Over the last several weeks we dealt with the impact of a few hurricanes from H to K, i.e. Harvey, Irma, Jose, and Katia. Now that the Atlantic basin has quieted a wee bit, it is time we get back to the lighter side of things.
So we turn to xkcd and its look at ensemble models, often used to try and predict the paths of hurricanes.
Did you really think we were done with eclipse coverage? (Actually we still will not be, there were some other neat eclipse coverage pieces I want to look at.) But today is Friday and so we look to lighter (and I find humourous) coverage, this week from xkcd.
My only quibble would be that the partial solar eclipse could be nudged further up the y-axis. I thought it was rather fantastic to witness. (But you better bet that come 2024 I will be travelling to see totality.)
If you have not heard, the entire continental United States will, weather cooperating, be able to see at least a partial solar eclipse on Monday, 21 August. It is still too far away for an accurate weather forecast, but I am hoping that we have good weather in Philadelphia that day. Or else why bother working from home that day?
In the meantime, enjoy this eclipse-related piece from xkcd that ties together my love for astronomy things with my love for political things.
We made it to Friday, folks. So here in Philly it is, of course, hot and disgusting. (Please refer to Tuesday’s post about the increasingly hot weather in summers.) Thankfully we have ThisIsIndexed to explain what happens in hot weather.
This past Sunday Series Seven of Game of Thrones began. And, no spoilers here, but it basically served as an episode to set the table for this series and its plot lines. But this piece from the Washington Post does a good job of summarising the deaths in the show over the previous six series. That does have some spoilers, but I chose my screenshot from minor characters in Series One. So I should not be ruining it for too many people.
Well after the last two weeks of recording solo trivia performances, I decided that this week I would showcase a team effort.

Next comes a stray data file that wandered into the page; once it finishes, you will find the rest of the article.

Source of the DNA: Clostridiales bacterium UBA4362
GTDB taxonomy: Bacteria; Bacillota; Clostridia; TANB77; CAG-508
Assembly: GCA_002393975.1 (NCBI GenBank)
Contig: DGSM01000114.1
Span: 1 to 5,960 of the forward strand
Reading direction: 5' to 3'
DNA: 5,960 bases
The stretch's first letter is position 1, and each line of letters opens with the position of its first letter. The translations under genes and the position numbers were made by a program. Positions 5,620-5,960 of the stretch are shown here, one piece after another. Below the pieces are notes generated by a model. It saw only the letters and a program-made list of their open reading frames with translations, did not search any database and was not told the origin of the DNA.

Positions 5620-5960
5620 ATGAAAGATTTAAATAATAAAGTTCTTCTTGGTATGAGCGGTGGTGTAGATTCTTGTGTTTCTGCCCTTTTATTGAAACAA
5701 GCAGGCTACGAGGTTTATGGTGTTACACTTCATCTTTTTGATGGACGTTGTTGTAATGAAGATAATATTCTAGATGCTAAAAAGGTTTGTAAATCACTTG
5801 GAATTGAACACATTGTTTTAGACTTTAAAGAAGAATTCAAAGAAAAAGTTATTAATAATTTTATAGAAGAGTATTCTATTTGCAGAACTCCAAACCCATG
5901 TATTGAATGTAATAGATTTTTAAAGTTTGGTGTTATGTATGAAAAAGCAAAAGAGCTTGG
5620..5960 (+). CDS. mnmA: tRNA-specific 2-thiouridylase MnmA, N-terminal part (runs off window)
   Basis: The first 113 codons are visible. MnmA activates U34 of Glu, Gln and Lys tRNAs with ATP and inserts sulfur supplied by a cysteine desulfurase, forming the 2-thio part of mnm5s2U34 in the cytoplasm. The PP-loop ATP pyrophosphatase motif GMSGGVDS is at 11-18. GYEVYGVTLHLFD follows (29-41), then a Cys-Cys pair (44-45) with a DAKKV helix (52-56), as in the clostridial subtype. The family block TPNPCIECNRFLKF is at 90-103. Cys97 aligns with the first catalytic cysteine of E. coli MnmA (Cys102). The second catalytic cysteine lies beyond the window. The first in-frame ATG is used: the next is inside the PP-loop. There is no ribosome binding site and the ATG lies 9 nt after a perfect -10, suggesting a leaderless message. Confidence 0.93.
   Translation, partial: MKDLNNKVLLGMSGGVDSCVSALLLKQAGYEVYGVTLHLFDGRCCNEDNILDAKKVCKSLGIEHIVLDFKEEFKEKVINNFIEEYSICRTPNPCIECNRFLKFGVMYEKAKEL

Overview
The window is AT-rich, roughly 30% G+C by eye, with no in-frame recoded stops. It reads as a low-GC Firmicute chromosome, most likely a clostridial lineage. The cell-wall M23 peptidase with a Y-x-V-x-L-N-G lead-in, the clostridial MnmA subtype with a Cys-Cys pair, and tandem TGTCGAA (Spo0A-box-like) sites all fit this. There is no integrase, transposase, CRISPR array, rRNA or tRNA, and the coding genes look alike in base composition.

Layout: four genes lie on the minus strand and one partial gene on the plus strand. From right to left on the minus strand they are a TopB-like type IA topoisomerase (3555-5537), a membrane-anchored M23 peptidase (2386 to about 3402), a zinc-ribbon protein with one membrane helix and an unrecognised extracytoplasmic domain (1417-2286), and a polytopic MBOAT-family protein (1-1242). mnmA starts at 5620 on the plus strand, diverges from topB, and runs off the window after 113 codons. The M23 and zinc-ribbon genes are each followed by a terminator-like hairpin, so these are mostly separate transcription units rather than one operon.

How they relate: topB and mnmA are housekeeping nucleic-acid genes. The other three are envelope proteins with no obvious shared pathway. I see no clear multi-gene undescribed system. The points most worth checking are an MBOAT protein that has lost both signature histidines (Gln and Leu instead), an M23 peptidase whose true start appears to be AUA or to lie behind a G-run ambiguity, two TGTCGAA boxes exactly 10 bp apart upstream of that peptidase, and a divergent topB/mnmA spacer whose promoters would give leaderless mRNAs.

And we finally placed, ending the performance tied for first place. But if you look closely you will see the final score has us at second. Why when we were tied with the same number of points? Because tiebreaker. And after I was selected to represent the team, I needed to respond, within three seconds, with the names of Tom Hanks films in a back-and-forth response.
I could name only Saving Private Ryan and Castaway. My competitor, she named three. They won.
This past Wednesday I once again ended up playing trivia at the pub solo. Once again, I decided over the final pint that I would attempt to visualise my performance.
One thing to keep in mind is that on Wednesday there were fewer teams competing—five instead of nine. And while I never placed higher than tied for third, this week’s bar charts show how I was incredibly competitive until the final music round.
Despite an abysmal performance at naming celebrities as they were as children, my near-perfect second round kept me only five points behind first place. And a perfect fourth round meant heading into that final round I climbed back to being only three points back. Thankfully I knew more of the songs this past week. And enough to not finish last. But, I was close enough that a perfect round would have been enough to still place first.
Super helpful that Lord of the Rings questions appeared a few times.